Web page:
I guess we should make sure we're talking about the same thing (as you said, there are threads on this). From the standpoint of technical proficiency, your writing is there. It's ready. If you spend a lot of time making sure you have the perfect world, or adjusting sentence ever so slightly to see if they can't read better than they already do, I think you're spinning your wheels, personally. You may disagree. But I still look at story-telling a bit differently. How do you put together the sequence of events in your story; how do you make the reader actually care what happens to the reader; how do you make the reader get to the end of a chapter and instead of going to bed say "OK, one more." Those things are the keys, in my view. To mention Connelly again, he's a master at it. You don't want to put his stuff done. Same with Robert Crais, who also writes detective-style stories set in Los Angeles.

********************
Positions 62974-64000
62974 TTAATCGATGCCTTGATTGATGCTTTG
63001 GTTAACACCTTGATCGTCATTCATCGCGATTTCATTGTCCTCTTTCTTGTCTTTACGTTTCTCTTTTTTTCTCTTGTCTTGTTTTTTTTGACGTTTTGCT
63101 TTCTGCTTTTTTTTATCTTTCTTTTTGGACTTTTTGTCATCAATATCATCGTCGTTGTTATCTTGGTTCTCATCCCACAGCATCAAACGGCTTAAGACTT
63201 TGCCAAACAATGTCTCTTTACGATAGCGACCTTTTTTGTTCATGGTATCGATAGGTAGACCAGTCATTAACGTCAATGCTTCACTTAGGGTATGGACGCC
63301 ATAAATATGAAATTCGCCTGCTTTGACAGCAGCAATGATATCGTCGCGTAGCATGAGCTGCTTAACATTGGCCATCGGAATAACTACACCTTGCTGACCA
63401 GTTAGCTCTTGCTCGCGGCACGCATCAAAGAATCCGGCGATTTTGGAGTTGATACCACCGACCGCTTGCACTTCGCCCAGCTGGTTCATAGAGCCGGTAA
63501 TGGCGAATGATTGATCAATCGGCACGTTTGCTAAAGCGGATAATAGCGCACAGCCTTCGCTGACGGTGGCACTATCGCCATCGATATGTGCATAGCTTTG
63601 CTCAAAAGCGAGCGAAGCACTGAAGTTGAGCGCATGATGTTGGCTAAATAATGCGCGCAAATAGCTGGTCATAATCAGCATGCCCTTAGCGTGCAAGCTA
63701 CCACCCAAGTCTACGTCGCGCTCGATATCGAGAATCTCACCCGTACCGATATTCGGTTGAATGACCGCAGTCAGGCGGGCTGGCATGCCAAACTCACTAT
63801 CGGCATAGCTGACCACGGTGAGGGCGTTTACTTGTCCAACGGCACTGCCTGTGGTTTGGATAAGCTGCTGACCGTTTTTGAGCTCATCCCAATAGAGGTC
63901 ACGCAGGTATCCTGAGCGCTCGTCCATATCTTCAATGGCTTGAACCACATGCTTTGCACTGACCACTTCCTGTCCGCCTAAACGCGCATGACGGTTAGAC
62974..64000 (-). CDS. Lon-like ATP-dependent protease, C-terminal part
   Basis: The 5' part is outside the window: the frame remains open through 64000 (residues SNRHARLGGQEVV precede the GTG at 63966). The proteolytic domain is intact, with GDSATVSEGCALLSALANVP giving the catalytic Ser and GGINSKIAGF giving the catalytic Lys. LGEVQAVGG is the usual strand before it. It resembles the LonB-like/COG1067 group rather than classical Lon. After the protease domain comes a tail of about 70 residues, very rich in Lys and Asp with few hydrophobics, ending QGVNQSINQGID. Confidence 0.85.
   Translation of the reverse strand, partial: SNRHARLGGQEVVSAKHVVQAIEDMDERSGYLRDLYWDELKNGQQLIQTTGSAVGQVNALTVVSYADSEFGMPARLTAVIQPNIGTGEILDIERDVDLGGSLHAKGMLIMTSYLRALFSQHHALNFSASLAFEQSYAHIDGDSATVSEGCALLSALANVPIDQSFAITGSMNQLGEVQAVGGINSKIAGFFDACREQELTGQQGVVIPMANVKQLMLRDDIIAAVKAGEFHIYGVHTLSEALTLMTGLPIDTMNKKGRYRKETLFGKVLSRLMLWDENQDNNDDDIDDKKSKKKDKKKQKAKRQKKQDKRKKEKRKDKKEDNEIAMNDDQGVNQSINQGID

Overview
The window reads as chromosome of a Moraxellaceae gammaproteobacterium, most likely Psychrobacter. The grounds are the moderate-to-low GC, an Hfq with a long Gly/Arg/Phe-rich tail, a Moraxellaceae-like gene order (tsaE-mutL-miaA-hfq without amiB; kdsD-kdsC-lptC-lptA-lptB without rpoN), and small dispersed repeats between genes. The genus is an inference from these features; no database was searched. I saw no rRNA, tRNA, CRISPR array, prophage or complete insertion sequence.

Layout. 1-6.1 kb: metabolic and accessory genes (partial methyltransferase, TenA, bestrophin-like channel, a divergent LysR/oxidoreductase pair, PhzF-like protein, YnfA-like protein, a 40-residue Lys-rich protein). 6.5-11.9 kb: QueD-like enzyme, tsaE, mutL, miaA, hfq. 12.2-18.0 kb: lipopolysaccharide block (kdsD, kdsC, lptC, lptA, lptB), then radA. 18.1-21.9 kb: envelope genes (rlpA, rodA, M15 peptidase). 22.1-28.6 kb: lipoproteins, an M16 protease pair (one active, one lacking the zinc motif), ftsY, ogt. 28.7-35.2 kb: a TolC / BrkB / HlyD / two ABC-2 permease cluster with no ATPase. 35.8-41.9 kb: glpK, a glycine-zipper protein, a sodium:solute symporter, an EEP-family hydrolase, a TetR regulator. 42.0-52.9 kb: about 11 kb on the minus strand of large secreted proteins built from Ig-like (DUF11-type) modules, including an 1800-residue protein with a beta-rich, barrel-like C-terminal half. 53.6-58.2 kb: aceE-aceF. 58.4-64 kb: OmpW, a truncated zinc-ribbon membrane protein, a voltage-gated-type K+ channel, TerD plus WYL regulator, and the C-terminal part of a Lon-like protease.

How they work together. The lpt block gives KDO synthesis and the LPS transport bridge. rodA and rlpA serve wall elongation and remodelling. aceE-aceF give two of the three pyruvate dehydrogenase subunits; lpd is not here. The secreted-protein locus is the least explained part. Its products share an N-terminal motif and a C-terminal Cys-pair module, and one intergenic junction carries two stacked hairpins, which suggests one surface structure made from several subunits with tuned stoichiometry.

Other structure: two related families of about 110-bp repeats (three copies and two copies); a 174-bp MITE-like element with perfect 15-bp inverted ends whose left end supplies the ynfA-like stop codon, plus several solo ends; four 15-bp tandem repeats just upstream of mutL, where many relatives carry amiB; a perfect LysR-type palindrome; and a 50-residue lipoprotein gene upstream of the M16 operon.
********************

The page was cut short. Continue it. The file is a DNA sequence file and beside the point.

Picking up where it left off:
At this point, I think I'm pretty much where I want to be technically (though I think I'll continue to learn and improve for the rest of my life). I spent a lot of time getting there, and I think the people on this board helped a lot by patiently (mostly anyway) answering my questions and debating me. I had to go through that process to move on.
At this point, I'm more focused on what I think you would consider story elements - making the characters relateable, injecting (hopefully) the right amount of emotion, adding tension where it's lacking, etc.